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Did You Know?

Pop the confetti and throw the glitter, because the U.S. real estate market has been on a roll!

Over the past two decades, homes, land, and commercial spaces have been on the rise. 

It’s not just about inflation or the economy growing; it’s about areas developing, communities thriving, and landscapes transforming. From the suburbs to the cities, from the mountains to the coast, every square inch tells a story of growth and potential. So next time you’re on a Sunday drive, take a look around and appreciate (pun intended) the ever-evolving tapestry of American real estate!

In terms of an investment, home prices are traditionally thought of as relatively stable and slow-growing, more or less keeping up with the rate of inflation while exhibiting little volatility. But at least over the past 20 years or so, home prices have been anything but. In fact, over the past two decades, home values have undergone two distinct — and opposite — periods that aren’t generally associated with the housing market: a period of negative returns and a period of double-digit returns, both over a relatively short period of time.

General US Home Value Trends Over the Past 20 Years

All it takes is a look at the chart below to see that the general trend of U.S. home prices over the past 20 years is up. While there have been periods of rising and falling home values, the end result is this: In the past 20 years, the average home price in the U.S. has grown from about $140,000 to about $340,000, as of April 2023.

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The Great Decline, 2006-2012

Home prices made a fairly dramatic jump between 2003 and 2006, but the party ended with The Great Recession and the housing price meltdown over the ensuing five to six years. As well-documented both in the financial press and in movies such as “The Big Short,” housing prices were artificially inflated in the years running up to The Great Recession. 

Adjustable-rate loans were handed out to underqualified buyers with little-to-no documentation, and when interest rates climbed higher, many of these homeowners defaulted, dragging down the housing and banking industries and nearly taking down the entire U.S. economy as well. This combination of economic factors took years to work itself out, and home prices continued to fall even after the economy as a whole dug its way out of the recession.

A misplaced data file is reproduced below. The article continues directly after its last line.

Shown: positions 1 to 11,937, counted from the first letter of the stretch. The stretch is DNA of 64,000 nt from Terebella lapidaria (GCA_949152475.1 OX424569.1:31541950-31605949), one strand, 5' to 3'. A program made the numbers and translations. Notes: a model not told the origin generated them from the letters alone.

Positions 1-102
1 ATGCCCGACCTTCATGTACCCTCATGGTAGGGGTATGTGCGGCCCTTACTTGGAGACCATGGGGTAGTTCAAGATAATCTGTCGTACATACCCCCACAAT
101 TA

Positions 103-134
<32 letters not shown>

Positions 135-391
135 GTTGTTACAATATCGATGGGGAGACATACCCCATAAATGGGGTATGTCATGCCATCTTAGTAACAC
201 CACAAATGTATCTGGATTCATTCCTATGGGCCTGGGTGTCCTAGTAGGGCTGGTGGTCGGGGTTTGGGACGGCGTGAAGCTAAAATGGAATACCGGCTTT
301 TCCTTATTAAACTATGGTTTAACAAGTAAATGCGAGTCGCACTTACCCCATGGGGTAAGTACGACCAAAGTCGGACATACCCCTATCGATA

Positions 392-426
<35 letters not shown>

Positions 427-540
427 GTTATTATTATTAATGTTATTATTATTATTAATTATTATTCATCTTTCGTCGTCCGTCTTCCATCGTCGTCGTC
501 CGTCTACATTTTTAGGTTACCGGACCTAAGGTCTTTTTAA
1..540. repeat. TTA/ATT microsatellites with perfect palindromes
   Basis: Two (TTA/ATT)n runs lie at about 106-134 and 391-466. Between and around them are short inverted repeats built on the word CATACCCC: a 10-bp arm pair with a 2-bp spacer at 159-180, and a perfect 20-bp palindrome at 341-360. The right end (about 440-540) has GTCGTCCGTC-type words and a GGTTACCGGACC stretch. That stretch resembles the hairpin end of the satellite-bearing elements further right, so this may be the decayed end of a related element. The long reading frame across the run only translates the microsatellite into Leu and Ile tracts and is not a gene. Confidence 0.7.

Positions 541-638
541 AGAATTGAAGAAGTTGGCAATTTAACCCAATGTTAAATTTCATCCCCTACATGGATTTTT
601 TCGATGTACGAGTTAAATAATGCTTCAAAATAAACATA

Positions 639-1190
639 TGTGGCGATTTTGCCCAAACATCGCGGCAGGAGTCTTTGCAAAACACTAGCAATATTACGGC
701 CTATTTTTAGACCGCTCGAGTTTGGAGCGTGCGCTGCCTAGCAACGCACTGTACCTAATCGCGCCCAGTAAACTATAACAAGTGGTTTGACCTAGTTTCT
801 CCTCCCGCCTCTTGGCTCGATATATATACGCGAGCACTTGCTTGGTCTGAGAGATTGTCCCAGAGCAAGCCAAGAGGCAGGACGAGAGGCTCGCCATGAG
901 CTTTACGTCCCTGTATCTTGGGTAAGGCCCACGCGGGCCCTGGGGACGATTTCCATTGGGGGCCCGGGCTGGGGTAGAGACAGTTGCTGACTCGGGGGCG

Ultimately, the average home value in the U.S. fell by about 33%, nearly eliminating all the gains they had experienced from 2003 to 2006. That effectively made 2003-2012 a “lost decade,” in which housing prices hardly gained at all.

The Booming Recovery, 2012-2023

After all the excesses had been wrung out of the U.S. housing market, dragging home prices far below what many considered “fair,” a boom period followed over the next decade, reaching a fever pitch in the 2020-2022 period. 

In 2012, Zillow announced that U.S. home values had bottomed. Prices in the second quarter of 2012 gained by 0.2% since the second quarter of 2011, the first year-over-year gain since 2007. At the time, the average home price in the U.S. was just $149,300. By the second quarter of 2023, that average value had skyrocketed to $344,671, a gain of about 131%. 

Straightening Out the Line

As with many investments, such as real estate investments and the stock market, it can pay to zoom out and take a long-range view of pricing trends. When you eliminate the month-to-month and even year-to-year fluctuations, a general trend line emerges. In spite of the boom-and-bust periods the housing market has experienced over the past 20 years, the long-term trend is up, and actually fairly stable. While the 2006-2012 period dragged values well below the trend line — and the 2020-2022 period spiked prices well above it — the average long-term trend remains strong and higher. As housing is generally a long-term investment — with the exception of a small percentage of house flippers — this trend line is what matters most.

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Specific Cities

The gains in certain metropolitan areas over the past decade have been nothing short of astounding. In the Miami-Ft. Lauderdale area, for example, 2012 second-quarter home prices averaged $148,300. By May 2023, Ft. Lauderdale homes sold for $524,274 on average, while Miami houses reached $553,743, nearly quadrupling. Atlanta home prices jumped from $107,900 to $384,388 over the same time period.

Other cities haven’t been as lucky, however. In Detroit, home prices averaged $74,000 in the second quarter of 2012, but as of May 2023, prices had actually fallen, down to $64,414. Prices in Cleveland haven’t fared any better, dropping from $108,400 in the second quarter of 2012 to just $102,763 in May 2023.

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